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dc.contributor.authorEnglish-Dixon, Harleyen
dc.date.accessioned2017-09-01T00:13:37Z
dc.date.available2017-09-01T00:13:37Z
dc.identifier.urihttp://hdl.handle.net/1974/22642
dc.description.abstractIlluminating the adaptive nature of animal behaviours is a major goal of evolutionary biology, and the fitness consequences for many behaviours have been well-documented. Animal personality research seeks to achieve this goal by first integrating multiple behaviours into a single ‘personality’ trait, but it has been argued that this approach offers no additional value to the traditional methods of assessing multiple, isolated behaviours as potential predictors of fitness. In this study, I measure seven behavioural traits in male zebra finches (Taeniopygia guttata) to determine the consistency of those behaviours within individuals and contexts, and to investigate how well these traits predict social dominance, measured as aggressive interactions between males, in a feeding context. This study was designed to compare directly with previous results from a study of female zebra finches that investigated the relationship between behaviour and social dominance from a personality perspective. I found that while the analysis of personality suggests that there is no association between behaviour and social dominance, the analysis of individual behaviours reveals that several behaviours significantly predict social dominance in males. Females similarly show no association between personality and social dominance when the latter is measured as aggressive interactions between females, but it is possible that evaluation of multiple, isolated behaviours would reveal a different pattern in females, as well. I conclude that the study of individual behavioural traits, rather than integrated personality traits, is probably more useful for evaluating the adaptive significance of behaviours, and provides results that are much easier to interpret and compare among different studies and species.en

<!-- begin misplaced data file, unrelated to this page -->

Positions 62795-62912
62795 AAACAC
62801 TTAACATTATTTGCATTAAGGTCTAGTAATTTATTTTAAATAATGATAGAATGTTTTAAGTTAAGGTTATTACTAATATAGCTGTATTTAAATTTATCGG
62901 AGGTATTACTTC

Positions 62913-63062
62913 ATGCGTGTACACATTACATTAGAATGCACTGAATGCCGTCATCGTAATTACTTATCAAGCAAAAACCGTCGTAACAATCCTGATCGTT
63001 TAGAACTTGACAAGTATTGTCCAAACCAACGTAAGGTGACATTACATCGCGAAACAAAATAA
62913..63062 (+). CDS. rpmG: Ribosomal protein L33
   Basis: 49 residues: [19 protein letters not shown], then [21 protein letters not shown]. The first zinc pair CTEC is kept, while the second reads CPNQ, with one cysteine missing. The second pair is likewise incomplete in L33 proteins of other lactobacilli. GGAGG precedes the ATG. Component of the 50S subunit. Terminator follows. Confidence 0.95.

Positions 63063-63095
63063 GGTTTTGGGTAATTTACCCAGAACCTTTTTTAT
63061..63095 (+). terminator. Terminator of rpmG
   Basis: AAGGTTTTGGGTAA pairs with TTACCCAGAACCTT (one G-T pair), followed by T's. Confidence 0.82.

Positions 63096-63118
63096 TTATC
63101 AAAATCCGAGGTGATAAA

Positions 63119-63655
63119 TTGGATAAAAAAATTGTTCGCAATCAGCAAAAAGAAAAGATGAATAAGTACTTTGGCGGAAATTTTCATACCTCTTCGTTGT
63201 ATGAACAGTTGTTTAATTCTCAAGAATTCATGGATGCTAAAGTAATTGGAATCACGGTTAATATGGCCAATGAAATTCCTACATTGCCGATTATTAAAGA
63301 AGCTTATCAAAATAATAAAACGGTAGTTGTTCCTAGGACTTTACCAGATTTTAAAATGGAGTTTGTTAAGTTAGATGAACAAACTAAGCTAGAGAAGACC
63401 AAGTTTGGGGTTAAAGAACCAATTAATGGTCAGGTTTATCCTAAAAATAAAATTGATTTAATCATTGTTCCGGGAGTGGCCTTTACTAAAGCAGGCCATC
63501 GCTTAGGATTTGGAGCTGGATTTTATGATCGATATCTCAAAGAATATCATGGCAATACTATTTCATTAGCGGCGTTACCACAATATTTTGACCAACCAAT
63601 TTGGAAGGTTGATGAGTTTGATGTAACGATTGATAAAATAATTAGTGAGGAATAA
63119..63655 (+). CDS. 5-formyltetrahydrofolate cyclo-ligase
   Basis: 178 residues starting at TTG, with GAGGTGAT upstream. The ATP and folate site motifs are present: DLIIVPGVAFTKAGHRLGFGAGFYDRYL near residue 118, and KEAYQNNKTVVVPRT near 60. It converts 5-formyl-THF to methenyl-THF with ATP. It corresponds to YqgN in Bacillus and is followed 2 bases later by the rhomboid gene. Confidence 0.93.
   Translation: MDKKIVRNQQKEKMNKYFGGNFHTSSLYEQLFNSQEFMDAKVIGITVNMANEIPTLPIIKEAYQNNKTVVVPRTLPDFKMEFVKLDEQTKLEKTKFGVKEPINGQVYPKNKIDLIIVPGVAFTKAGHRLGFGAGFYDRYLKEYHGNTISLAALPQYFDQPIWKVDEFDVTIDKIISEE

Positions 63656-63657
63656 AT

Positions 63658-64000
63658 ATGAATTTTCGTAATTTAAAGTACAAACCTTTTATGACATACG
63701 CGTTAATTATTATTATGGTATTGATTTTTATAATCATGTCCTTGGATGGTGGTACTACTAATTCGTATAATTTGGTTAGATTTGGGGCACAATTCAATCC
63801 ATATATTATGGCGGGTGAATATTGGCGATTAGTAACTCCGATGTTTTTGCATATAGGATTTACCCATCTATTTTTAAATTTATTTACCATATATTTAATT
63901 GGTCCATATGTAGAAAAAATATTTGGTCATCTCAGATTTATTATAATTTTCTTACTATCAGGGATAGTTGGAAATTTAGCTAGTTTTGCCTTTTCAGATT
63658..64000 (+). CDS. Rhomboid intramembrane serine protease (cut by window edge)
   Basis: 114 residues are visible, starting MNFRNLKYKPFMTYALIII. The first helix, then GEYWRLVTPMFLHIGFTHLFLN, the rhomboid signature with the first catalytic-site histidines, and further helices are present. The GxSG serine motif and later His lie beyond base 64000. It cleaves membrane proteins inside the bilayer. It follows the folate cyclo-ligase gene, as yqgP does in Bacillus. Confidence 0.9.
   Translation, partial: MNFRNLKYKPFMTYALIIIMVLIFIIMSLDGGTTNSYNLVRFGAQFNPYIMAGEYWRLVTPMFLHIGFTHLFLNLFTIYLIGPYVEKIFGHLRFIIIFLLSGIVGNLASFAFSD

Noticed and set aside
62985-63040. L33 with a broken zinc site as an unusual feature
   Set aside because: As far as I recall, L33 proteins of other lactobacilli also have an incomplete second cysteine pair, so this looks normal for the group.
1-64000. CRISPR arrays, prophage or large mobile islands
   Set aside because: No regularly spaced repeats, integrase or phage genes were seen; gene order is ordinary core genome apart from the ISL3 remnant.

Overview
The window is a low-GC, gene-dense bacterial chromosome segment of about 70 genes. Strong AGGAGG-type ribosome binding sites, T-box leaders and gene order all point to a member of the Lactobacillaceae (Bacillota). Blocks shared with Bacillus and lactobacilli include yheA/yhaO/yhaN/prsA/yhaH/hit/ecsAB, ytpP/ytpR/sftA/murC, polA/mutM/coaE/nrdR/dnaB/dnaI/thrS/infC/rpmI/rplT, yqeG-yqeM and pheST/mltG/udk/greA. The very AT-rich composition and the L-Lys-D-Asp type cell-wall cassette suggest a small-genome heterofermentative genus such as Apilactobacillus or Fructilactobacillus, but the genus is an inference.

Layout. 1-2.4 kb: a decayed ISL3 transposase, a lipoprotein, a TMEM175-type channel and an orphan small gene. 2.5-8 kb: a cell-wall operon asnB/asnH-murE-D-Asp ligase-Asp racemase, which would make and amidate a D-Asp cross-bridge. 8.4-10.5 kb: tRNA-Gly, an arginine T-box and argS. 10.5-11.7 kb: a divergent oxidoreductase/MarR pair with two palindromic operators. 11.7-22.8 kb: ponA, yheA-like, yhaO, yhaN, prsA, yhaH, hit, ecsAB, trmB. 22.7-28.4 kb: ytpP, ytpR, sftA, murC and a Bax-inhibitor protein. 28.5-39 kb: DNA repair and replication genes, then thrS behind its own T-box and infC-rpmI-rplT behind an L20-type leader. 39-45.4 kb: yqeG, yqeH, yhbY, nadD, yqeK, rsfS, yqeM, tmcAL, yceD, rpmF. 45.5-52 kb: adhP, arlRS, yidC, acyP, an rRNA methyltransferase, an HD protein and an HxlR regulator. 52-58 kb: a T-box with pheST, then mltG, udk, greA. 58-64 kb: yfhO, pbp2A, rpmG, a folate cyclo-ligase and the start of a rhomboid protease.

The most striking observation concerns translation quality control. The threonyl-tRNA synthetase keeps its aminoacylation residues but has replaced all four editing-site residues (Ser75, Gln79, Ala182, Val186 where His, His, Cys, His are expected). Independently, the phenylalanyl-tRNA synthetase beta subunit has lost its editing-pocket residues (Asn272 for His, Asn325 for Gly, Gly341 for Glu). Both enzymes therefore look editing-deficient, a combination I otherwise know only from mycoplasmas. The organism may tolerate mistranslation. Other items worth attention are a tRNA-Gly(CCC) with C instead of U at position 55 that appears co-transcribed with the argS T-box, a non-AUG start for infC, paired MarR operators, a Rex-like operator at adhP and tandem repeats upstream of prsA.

dc.language.isoengen
dc.relation.ispartofseriesCanadian thesesen
dc.rightsQueen's University's Thesis/Dissertation Non-Exclusive License for Deposit to QSpace and Library and Archives Canadaen
dc.rightsProQuest PhD and Master's Theses International Dissemination Agreementen
dc.rightsIntellectual Property Guidelines at Queen's Universityen
dc.rightsCopying and Preserving Your Thesisen
dc.rightsThis publication is made available by the authority of the copyright owner solely for the purpose of private study and research and may not be copied or reproduced except as permitted by the copyright laws without written authority from the copyright owner.en
dc.subjectSocial Dominanceen
dc.subjectZebra Finchen
dc.subjectBehaviouren
dc.subjectPersonalityen
dc.titleBehavioural Correlates of Social Dominance in Male Zebra Finchesen
dc.typethesisen
dc.description.degreeM.Sc.en
dc.contributor.supervisorMontgomerie, Roberten
dc.contributor.departmentBiologyen
dc.degree.grantorQueen's University at Kingstonen


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